We need more tools to tackle bad loans: SBI


Mumbai: The State Bank of India will use all available means to resolve the over Rs.98,000 crore of bad loans on its books, said chairman Arundhati Bhattacharya, as she sought more tools from the government and the banking regulator to tackle the surge in stressed assets.

Bhattacharya, whose current term at the country’s largest lender ends in September, said that tackling the bad loans, pushing through a merger of the five associate banks with SBI and ensuring the bank keeps pace with changing technology will receive top priority in the current fiscal.

Of these, finding a way to bring down the level of stressed assets on the bank will undoubtedly receive the most attention, she said.

“There is no one solution that fits all,” said Bhattacharya when asked whether the bank would look to resolve bad loans internally, through its stressed asset management group or through sales to the asset reconstruction companies (ARCs).

“We would like to use whatever is at our disposal, to get the things moving so that the wheels of the economy get moving, so to speak,” she said.

Reserve Bank of India’s (RBI) December directive to banks to clean up their balance sheets by March 2017 has led to unprecedented surge in bad loans in the past two quarters, forcing lenders to set aside more money.

That has led a sharp erosion in profits. SBI’s March quarter profit fell 66% to Rs.1,264 crore from a year earlier.

SBI’s gross non-performing asset (NPA) ratio rose to 6.5% of total loans at the end of March, from 5.1% in the previous quarter.

India’s 40 publicly traded banks are now holding Rs.5.8 trillion in bad loans. While a large part of the pain of reclassifying stressed assets was taken in 2015 -16, a number of banks have put in place “watch lists” of stressed assets suggesting that there may be more pain ahead.

“We expect asset quality stress would continue to persist along with elevated credit costs for the next 3-4 quarters,” said a 6 June report by Religare Securities.

Bank chiefs, including Bhattacharya, are now pushing for more tools to help resolve the pile of stressed assets which is impeding the flow of credit into large parts of the Indian economy.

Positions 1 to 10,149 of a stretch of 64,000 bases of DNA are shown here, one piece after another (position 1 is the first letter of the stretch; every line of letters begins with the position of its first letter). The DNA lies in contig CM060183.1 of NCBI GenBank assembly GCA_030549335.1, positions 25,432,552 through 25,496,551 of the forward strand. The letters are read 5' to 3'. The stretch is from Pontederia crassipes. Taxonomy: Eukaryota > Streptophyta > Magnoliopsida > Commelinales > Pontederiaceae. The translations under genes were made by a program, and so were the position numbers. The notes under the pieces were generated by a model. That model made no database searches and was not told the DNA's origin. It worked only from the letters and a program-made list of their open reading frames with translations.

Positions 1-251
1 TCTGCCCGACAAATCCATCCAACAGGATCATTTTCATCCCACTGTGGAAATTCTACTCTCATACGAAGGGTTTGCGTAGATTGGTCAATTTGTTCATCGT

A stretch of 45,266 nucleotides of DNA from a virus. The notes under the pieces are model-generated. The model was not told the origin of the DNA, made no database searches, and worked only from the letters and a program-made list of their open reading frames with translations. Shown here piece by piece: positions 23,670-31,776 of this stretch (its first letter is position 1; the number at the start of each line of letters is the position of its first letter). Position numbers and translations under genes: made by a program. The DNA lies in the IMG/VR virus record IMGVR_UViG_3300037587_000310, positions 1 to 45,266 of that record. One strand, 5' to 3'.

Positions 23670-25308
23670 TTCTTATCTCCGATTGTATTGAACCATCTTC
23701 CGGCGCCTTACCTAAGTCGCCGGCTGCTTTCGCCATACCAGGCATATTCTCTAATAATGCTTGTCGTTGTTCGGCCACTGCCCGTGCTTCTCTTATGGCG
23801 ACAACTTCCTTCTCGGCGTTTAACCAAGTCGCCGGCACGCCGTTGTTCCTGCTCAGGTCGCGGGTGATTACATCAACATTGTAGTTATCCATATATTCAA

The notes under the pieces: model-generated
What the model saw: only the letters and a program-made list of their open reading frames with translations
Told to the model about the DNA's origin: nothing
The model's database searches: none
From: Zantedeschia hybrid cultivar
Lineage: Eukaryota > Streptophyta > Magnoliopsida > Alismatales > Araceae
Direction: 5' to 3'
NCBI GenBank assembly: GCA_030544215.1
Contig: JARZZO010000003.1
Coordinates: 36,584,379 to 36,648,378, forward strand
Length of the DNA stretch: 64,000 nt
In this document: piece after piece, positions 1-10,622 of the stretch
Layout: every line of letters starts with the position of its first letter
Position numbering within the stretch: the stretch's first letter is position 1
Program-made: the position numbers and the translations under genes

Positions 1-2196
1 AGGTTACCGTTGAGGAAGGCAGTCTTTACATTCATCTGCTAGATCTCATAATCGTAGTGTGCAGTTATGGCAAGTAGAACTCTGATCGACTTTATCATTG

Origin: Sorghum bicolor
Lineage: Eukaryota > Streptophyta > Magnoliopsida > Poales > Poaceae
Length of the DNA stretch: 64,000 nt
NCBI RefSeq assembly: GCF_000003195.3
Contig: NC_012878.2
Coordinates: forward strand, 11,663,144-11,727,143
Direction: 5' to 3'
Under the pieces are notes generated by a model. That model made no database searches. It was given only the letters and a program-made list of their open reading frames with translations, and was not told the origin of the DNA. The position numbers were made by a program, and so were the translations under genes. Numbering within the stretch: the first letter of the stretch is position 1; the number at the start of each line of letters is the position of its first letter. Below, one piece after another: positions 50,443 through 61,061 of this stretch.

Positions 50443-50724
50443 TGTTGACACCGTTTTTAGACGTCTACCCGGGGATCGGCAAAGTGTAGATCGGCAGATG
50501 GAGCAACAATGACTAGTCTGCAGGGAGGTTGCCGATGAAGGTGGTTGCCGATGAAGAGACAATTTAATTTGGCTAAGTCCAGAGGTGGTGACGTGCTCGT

Although provisions such as strategic debt restructuring, which allows banks to take over stressed assets by converting the debt into equity, have been introduced, banks say that they need quicker resolution mechanisms as recoveries through the courts take too long.

“You have to go to war with a sword and a shield. You cannot go to war with bare hands. We need to have these resolution mechanisms. Obviously, it is something that has to be done (cleaning up of bad loans) and there are no two ways about it,” said Bhattacharya.

Ideas being discussed to quicken the pace of resolution include a fund, which can provide working capital finance to stressed firms at affordable costs and a provision which may allow banks to convert the unsustainable part of debt on a company’s books into long-term securities.

On Friday, Mint reported that the RBI may let banks convert part of the debt on a stressed firm’s books into securities, such as convertible preference shares. This will help slow any further build-up of bad loans while also providing relief to companies whose operations have been stymied by excessive debt.

Bankers are also keen on a stressed debt fund that can help bridge immediate funding needs to a struggling company. While such funds do exist in the market, they are known to charge interest rates in excess of 18%, which sometimes only adds to the company’s troubles in the long term.

“It is not that we are not in a position to provide funding. As I said, the risk aversion is very difficult to overcome. If something is already classified (as a non-performing asset), and you want to give them more money so that they ramp up capacity, it is very difficult to get it past a lot of bank boards,” said Bhattacharya, adding that a stressed debt fund may be able to take such decisions quicker and ensure the availability of working capital at appropriate cost.

“We feel that we have been in this cycle for quite a long period of time and may be it is time that we dug ourselves out of it,” Bhattacharya said.